Life threatening side effects may be occur from the use of antibiotics for apparently simple infections, it is estimated, for example, that eight people per year in UK die from side effects of co-trimoxazole usage in the community (Robert and Edmond, 1998). Indirect side effects are often overlooked: especially as may occur sometime after the antibiotic has been given. These include drug interactions (such as interference of antibiotic with anti-coagulant therapy and erythromycin with antihistamine) (BNF, 1998), side effects associated with the administration of antibiotics (such as intravenous cannula infection) and super-infection (such as candidiasis and pseudomembranous colitis). Each of these may have a greater morbidity, and indeed mortality, than the initial infection for which the antibiotic was prescribed (Kunin et al., 1993).

The medical benefit of antibiotics does not come cheap. In the hospital setting, up to fifty percent of population receive one antibiotic during their hospital stay, with surgical prophylaxis accounting for thirty percent of this (Robert and Edmond, 1998).

The first penicillin resistant isolate of Staphylococcus aureus was described only two years after the introduction of penicillin. Within a decade, 90% of isolates were penicillin resistant. This pattern of antibiotic discovery and introduction, followedby exuberant use and rapid emergence of resistance has subsequently been repeated witheach new class of antibiotics introduced. Bacteria can so rapidly develop resistance due to two major evolutionary advantages. Firstly, bacteria have been in existence for some 3.8 billion years and resistance mechanisms have evolved over this time as a protective mechanism against naturally occurring compounds produced by other microorganisms. In addition, they have an extremely rapid generation time and can freely exchange genetic material encoding resistance, not only between other species but also between genera. The vast quantities of antibiotics used in both human and veterinary medicine, as a result present in the environment, have lead to emergence of infection due to virtually untreatable bacteria. Multiply drug resistant tuberculosis is already widespread in parts of Southern Europe and has recently caused outbreaks in hospitals in London (Hiramatsu et al., 1997).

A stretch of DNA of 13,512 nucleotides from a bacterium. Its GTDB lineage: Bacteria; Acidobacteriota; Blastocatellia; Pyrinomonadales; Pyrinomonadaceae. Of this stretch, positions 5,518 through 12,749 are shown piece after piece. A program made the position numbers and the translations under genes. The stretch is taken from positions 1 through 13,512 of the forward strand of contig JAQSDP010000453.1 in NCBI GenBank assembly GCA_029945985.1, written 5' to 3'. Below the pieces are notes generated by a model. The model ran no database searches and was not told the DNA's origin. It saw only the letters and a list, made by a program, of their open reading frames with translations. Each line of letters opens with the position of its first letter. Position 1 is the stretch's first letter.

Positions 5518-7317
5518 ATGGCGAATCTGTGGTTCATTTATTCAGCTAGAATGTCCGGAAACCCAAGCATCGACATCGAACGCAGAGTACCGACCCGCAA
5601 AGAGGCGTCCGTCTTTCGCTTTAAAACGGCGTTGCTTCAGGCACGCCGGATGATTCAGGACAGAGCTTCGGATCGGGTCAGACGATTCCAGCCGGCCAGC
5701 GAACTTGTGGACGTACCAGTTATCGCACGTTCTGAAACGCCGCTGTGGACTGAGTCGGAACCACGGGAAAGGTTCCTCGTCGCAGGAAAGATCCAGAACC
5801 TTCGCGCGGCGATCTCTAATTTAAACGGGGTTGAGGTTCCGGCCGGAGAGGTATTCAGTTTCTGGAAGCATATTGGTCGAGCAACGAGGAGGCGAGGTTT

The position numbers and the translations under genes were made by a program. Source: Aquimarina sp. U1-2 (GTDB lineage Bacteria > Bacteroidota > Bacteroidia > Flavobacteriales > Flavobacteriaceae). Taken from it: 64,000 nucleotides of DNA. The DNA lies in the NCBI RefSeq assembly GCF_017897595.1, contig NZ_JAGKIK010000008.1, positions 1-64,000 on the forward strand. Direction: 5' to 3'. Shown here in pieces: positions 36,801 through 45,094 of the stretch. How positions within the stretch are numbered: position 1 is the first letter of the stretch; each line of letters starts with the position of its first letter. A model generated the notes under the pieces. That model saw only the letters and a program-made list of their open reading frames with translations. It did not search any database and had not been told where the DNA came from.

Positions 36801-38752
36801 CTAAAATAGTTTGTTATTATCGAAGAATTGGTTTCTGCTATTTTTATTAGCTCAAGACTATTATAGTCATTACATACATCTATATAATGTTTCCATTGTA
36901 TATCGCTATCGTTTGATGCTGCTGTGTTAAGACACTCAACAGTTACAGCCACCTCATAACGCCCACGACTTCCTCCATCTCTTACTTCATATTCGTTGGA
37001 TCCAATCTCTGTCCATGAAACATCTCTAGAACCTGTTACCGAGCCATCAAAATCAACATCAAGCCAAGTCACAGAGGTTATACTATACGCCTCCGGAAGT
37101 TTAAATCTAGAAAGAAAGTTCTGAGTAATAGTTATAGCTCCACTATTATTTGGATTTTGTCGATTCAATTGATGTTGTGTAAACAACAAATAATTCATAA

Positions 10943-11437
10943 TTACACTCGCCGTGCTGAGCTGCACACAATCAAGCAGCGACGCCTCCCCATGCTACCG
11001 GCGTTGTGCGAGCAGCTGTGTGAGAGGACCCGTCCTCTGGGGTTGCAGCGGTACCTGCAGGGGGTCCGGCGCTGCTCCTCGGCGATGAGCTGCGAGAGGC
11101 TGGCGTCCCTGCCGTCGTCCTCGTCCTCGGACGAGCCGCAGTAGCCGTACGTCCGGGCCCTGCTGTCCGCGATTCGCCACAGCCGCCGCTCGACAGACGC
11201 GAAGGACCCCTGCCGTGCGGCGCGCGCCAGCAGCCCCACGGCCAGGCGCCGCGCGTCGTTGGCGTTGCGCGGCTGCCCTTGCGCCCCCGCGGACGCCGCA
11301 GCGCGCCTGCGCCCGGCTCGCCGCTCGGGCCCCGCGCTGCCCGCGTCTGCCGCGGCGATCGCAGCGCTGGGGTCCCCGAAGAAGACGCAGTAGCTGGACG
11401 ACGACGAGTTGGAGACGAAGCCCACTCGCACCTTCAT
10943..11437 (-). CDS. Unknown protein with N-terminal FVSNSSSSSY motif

Anti-infective are vital drugs, but they are over prescribed and overused in treatment of minor disorder such as simple diarrhea, coughs, and colds. When antibiotics are too often used in sub-optimal dosages, bacteria become resistant to them. The result is treatment failure where patient continue to suffer from serious infections despite taking the medication (Mohamed, 1999).